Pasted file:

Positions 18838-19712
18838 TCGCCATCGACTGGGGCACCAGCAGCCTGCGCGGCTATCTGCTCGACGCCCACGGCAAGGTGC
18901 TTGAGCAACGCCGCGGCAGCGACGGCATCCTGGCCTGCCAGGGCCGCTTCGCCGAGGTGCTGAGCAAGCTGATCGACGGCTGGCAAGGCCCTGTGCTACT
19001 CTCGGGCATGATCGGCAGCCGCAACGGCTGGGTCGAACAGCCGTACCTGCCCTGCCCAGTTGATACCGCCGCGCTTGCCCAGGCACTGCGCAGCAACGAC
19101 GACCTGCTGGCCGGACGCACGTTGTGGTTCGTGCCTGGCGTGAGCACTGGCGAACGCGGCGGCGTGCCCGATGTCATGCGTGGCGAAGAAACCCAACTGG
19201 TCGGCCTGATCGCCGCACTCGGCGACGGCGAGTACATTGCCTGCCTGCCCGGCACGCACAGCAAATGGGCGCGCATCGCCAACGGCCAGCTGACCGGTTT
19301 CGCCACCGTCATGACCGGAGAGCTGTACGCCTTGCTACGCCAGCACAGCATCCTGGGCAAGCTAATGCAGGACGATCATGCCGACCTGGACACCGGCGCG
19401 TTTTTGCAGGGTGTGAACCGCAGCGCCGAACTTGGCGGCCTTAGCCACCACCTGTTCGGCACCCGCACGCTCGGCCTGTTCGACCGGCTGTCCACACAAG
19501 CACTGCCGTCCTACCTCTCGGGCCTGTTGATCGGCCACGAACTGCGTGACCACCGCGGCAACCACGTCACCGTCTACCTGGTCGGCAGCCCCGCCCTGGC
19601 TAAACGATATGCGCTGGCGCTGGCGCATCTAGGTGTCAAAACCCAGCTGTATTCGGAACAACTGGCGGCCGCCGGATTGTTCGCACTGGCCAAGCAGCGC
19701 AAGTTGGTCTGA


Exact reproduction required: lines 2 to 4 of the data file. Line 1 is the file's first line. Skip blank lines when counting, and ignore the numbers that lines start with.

18838 TCGCCATCGACTGGGGCACCAGCAGCCTGCGCGGCTATCTGCTCGACGCCCACGGCAAGGTGC
18901 TTGAGCAACGCCGCGGCAGCGACGGCATCCTGGCCTGCCAGGGCCGCTTCGCCGAGGTGCTGAGCAAGCTGATCGACGGCTGGCAAGGCCCTGTGCTACT
19001 CTCGGGCATGATCGGCAGCCGCAACGGCTGGGTCGAACAGCCGTACCTGCCCTGCCCAGTTGATACCGCCGCGCTTGCCCAGGCACTGCGCAGCAACGAC